BY Andrew Maerkle in Reviews | 28 MAY 15
Featured in
Issue 172

Kishio Suga

Museum of Contemporary Art, Tokyo, Japan

A
BY Andrew Maerkle in Reviews | 28 MAY 15

Kishio Suga, Chi'iron (Theory for Creating Sites), 1977

In principle, the Museum of Contemporary Art Tokyo’s (MOT) recent exhibition of the Mono-ha artist Kishio Suga, entitled ‘Situated Latency’, was a timely proposition. Suga is one of the leading exponents of an art movement that bridges postwar avant-garde and contemporary practices in Japan and, more than a decade after a flurry of local museum exhibitions in the late 1990s, is attracting renewed international critical attention. Suga’s work certainly deserves institutional reappraisal, but this exhibition may have been undone by its own acute timeliness.

While, in recent years, MOT has often dedicated multiple levels of the museum to its major shows, ‘Situated Latency’ was squeezed onto one floor. This was a shame, because Suga’s works, which are predicated on spatial relationships, need room for elaboration. Though the exhibition did include a generous digital display of the artist’s notebooks from the 1960s and ’70s, it was difficult to craft a narrative out of what mainly amounted to ten large-scale installations spanning 1969 to the present. The curators, led by MOT’s Chief Curator Yuko Hasegawa, seemed caught between pursuing historical contextualization and mounting a one-off project. Moreover, with many of Suga’s installations originally conceived for specific gallery spaces, their sequence in the museum, where the architecture is geared toward circulation, gave visitors the sense of progressing through a three-dimensional slide show.

The installation Separating Dependence, first presented in 1973 at Satou Gallery in Tokyo, was a case in point. In an example of Suga’s philosophy of houchi (roughly, ‘leaving’ or ‘abandonment’), paper-thin sheets of burnished zinc plate were placed flat on the floor and bent at right angles along the edges to create a large rectangular bed, inside of which were arranged rocks and cement blocks, with long metal pipes stretching from rock to block, or at angles extending from the zinc plates to the tops of the gallery walls. The proportions of the ‘bed’, the arrangement of the rocks and the long frontal view immediately evoked the famous Zen garden at Ryōan-ji in Kyoto. Here, however, the work could only be viewed from an area that doubled as a corridor, and the effect of ‘immanence’ Suga was pursuing (as described in a nearby wall text) was lost as the work veered into the realm of tableau.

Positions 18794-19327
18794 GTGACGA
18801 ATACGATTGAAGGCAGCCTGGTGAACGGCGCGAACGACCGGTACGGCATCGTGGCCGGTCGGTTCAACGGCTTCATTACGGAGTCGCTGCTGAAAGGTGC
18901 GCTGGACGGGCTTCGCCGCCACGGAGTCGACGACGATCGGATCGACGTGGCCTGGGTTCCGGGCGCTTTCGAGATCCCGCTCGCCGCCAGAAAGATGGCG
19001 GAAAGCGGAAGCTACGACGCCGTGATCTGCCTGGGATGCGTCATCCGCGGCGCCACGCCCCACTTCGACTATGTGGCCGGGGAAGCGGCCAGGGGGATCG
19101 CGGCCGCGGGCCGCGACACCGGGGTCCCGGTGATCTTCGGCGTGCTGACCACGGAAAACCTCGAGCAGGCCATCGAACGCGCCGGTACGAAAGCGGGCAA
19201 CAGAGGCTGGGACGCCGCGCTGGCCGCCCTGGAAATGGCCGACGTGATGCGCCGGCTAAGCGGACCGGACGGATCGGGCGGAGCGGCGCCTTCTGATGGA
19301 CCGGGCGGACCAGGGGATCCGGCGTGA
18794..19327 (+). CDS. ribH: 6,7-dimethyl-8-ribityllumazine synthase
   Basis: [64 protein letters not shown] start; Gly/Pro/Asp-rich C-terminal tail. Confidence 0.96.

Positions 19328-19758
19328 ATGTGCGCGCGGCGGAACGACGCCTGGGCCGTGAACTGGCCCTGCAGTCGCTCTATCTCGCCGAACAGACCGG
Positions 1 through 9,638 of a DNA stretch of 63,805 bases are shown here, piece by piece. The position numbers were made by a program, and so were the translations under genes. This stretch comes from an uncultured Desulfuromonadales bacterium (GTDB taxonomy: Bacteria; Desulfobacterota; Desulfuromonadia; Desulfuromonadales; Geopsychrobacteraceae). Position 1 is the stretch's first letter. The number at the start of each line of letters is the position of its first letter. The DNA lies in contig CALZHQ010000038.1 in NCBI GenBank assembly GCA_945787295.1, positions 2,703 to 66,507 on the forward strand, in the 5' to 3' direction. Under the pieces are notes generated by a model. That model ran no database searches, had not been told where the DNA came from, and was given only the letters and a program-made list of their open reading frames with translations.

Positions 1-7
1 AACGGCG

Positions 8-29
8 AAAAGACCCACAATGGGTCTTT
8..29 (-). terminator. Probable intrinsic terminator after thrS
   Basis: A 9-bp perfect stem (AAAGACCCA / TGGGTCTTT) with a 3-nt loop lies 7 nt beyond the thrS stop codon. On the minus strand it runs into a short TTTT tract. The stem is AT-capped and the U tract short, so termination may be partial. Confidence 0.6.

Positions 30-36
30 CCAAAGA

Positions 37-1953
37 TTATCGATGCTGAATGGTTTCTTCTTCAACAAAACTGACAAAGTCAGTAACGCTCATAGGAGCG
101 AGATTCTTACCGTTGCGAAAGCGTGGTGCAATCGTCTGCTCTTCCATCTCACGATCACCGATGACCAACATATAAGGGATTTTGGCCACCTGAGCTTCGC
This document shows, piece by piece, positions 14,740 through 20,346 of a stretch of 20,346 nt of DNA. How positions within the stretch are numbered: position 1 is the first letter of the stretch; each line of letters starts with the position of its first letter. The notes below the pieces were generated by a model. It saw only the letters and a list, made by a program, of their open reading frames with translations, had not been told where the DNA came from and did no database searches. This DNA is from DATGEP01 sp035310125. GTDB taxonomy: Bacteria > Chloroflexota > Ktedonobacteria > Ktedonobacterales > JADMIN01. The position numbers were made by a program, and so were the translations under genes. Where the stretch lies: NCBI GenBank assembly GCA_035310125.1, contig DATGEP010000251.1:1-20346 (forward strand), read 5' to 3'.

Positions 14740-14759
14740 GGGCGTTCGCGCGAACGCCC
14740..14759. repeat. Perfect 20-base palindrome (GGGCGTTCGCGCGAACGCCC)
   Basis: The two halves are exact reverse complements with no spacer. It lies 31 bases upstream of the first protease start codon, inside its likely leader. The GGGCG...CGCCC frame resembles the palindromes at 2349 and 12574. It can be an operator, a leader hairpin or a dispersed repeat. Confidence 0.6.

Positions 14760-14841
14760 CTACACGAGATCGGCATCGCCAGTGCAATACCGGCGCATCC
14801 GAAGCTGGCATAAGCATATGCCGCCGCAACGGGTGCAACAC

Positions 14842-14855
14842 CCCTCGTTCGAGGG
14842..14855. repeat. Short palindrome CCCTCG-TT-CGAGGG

Of course, for those who have experienced Suga’s works primarily through documentary images (such as those by Shigeo Anzai), it was hard to read the exhibition without preconceptions. In Anzai’s shot of Law of Multitude (1975) in its original installation at Tokyo’s Maki Gallery, the camera hovers over a sheet of transparent vinyl stretched across the room at waist height and pinched between irregular columns of concrete (below) and large stones (above). The sheet appears glassy in places and warped in others, both obscuring and accentuating the tile floor below; the textured grain of the black and white print amplifies contrasts between transparency and opacity, weightlessness and density, conveying the different forces that collide and repel in Suga’s work. Seeing the installation in real life and colour at MOT, these photographic effects were diluted by peripheral visual information: visitors coming and going, the hovering invigilators and, most disappointingly, the small barrier warning viewers not to get too close.

The camera was a vital element in Suga’s early practice: he used it to record the temporary sculptural situations he created – with great sensitivity and humour – in parks, gardens and other public places. The print Inactive Environment (1970) pictures a brick balanced on a bush; Belt of Dependency (1974) portrays a series of pebbles jammed into roadside grating; and Elements in Space (1973) shows water arcing from an upturned spigot to splash a stack of rocks. These and other photographs were mainly crammed into a single small room in the exhibition yet each is big enough, in terms of its resonance, to hold its own wall.

In the same room, monitors showed video documentation of Suga’s ‘Activation’ performances from the years 1974 to 1981. In these fascinating studies, Suga performs sequences of actions with simple tools on found objects: gathering, stacking, folding, hammering, tossing; pebbles, string, grass, paper, rubble. Investigating the world as a kind of sandbox of meaning that coheres one moment and disintegrates the next, the ‘Activations’ demonstrate how our bodies both contingently structure and are structured by the environment – a key aspect of Suga’s thinking. While it was good to see these works, it was hard not to wonder what new insights might have been possible had the curators given themselves more room to play with.

The same could be said for the exhibition in general, which felt like a missed opportunity. At their best, Suga’s works are startling revelations of how the tiniest atom is as significant as the entire cosmos. Perhaps the details that seemed to keep interfering at MOT are part of the expanded field of the work. But Suga also places great importance on how relationships between things are framed, and the most important frame here, that of the institution, hardly seemed accounted for. The result was an exhibition that was in time, but out of place.

Andrew Maerkle is a writer and editor based in Tokyo, Japan.

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